"Never mind," she said. "You needn't tell me anything you don't care to. But what a stew you must all have been in!"

There was a minute's silence behind me, and then Mr. Pierce laughed too.

"Stew!" he said. "For the last few days I've been either paralyzed with fright or electrified into wild bursts of mendacity. And I'm not naturally a liar."

"Really!" she retorted. "What an actor you are!"

They laughed together at that, and I gained a little on them. At the corner where the path skirted the deer park and turned toward the house I lost them altogether and I floundered on alone. But I had not gone twenty feet when I stopped suddenly. About fifty yards ahead a lantern was coming toward me through the snow, and I could hear a man's voice, breathless and gasping.

"Set it down," it said. "The damned thing must be filled with lead." It sounded like Thoburn.

"It's the snow," another voice replied, Mr. von Inwald's. "I told you it would take two trips."

"Yes," Thoburn retorted, breathing in groans. "Stay up all night to get the blamed stuff here, and then get up at dawn for a cold bath and a twenty-mile walk and an apple for breakfast. Ugh, my shoulder is dislocated."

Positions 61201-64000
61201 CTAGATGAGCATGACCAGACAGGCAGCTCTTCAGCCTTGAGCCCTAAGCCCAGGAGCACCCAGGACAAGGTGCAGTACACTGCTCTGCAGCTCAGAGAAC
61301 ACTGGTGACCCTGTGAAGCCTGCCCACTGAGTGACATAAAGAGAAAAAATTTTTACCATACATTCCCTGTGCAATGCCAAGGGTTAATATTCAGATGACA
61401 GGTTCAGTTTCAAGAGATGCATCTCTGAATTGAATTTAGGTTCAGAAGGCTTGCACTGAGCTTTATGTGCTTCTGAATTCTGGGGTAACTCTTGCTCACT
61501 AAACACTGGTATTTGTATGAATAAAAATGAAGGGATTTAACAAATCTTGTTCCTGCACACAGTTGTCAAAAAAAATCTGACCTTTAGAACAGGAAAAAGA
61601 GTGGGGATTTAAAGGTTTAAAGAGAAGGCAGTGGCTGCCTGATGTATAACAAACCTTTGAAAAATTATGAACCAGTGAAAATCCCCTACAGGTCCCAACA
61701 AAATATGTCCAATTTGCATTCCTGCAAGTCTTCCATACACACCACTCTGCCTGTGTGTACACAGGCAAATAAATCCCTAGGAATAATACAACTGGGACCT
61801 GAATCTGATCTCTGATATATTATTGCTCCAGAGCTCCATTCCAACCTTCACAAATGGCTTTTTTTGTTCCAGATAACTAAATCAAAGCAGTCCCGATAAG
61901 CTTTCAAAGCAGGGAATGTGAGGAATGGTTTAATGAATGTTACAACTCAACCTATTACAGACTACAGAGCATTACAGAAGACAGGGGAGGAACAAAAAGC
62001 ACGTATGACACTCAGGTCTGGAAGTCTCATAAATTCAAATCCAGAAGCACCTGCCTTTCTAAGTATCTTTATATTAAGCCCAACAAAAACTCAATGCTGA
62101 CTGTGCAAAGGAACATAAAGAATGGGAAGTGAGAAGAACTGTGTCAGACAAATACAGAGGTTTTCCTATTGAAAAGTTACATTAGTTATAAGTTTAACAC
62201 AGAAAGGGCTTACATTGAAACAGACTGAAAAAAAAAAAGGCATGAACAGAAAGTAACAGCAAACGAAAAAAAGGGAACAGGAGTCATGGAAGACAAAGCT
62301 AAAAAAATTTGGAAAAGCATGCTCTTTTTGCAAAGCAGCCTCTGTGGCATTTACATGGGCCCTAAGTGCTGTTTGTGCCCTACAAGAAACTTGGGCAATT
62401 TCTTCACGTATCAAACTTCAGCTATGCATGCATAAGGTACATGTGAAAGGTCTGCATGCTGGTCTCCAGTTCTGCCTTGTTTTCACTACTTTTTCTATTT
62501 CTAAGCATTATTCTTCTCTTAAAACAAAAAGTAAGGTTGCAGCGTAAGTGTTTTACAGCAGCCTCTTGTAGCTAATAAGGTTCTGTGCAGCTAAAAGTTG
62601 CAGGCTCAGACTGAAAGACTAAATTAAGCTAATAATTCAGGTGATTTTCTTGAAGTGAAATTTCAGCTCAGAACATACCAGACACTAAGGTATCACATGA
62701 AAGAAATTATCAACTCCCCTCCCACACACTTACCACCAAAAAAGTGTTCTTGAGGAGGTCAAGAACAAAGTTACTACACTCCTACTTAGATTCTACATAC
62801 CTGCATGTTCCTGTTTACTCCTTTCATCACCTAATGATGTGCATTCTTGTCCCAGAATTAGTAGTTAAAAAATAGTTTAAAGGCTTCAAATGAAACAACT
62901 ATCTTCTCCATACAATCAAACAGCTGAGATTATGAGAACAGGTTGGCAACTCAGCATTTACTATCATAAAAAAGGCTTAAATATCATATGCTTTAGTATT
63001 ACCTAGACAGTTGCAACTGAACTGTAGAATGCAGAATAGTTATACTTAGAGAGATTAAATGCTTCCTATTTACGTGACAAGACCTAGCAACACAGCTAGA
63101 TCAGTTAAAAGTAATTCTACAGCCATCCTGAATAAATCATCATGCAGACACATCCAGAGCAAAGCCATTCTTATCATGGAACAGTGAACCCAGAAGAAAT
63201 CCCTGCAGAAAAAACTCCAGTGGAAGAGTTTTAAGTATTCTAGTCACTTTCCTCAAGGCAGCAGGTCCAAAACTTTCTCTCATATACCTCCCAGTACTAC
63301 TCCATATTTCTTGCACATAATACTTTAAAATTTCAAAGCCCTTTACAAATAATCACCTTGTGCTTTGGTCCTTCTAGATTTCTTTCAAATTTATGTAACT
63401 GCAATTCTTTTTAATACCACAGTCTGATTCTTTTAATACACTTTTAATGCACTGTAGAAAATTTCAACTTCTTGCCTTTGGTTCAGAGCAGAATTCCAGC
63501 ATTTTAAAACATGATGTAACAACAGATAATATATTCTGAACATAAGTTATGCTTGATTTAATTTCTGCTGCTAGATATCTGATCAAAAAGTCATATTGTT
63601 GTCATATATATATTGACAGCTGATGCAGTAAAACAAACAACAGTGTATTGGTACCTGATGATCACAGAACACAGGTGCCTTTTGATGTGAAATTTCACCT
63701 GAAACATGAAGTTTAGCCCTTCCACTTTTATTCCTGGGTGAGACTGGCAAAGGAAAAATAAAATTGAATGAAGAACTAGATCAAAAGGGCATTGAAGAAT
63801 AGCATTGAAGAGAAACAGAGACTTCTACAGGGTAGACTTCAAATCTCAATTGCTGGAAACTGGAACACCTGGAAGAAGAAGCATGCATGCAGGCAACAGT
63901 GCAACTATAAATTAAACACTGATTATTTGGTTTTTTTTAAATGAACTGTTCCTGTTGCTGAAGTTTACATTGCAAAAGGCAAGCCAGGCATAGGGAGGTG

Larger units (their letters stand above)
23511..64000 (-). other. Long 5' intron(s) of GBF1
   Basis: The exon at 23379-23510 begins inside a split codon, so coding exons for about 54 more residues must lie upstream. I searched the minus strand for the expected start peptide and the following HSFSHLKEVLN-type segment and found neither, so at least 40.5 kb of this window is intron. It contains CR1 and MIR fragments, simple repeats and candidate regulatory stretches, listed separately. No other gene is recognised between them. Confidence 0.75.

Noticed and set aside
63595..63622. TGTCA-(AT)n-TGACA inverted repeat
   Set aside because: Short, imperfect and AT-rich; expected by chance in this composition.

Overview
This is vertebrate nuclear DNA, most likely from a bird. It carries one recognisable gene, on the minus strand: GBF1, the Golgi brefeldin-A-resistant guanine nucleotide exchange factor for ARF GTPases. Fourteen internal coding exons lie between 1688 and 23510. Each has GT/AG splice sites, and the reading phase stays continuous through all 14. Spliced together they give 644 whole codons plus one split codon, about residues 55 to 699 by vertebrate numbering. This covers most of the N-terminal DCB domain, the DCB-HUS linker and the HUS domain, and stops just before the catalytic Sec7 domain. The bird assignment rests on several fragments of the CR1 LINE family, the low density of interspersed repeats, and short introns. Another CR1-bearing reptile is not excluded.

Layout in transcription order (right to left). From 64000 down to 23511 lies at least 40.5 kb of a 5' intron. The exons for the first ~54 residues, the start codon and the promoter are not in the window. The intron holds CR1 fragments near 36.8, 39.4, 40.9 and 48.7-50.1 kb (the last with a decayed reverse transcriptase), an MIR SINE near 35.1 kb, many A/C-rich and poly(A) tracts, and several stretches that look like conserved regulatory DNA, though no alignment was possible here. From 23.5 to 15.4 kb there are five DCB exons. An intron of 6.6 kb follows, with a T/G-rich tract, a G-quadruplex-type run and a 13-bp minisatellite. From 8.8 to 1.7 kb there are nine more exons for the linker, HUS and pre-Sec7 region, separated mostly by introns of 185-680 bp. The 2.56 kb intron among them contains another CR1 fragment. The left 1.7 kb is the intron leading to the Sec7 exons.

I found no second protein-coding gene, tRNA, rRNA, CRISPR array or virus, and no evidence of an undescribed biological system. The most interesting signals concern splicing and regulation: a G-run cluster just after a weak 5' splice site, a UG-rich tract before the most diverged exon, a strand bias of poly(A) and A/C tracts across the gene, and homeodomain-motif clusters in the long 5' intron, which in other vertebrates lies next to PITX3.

I turned and flew back to Miss Patty and Pierce. They had stopped in the shelter of the fence corner and Mr. Pierce was on his knees in front of her! I was so astounded that I forgot for the moment what had brought me.

"Just a second," he was saying. "It's ice on the heel."

"Please get up off your knees, you'll take cold."

"Never had a cold. I'll scrape it off with my knife. Why don't you wear overshoes?"

"I never have a cold!" she retorted. "Why, Minnie, is that you?"

"Quick," I panted. "Thoburn and Mr. von Inwald coming—basket—lantern—warn the shelter-house!"

"Great Scott!" Mr. Pierce said. "Here, you girls crawl over the fence: you'll be hidden there. I'll run back and warn them."

The lantern was swinging again. Mr. Thoburn's grumbling came to us through the snow, monotonous and steady.

"I can't climb the fence!" Miss Patty said pitifully. But Mr. Pierce had gone.

I reached my basket through the bars and climbed the fence in a hurry. Miss Patty had got almost to the top and was standing there on one snow-covered rail, staring across at me through the darkness.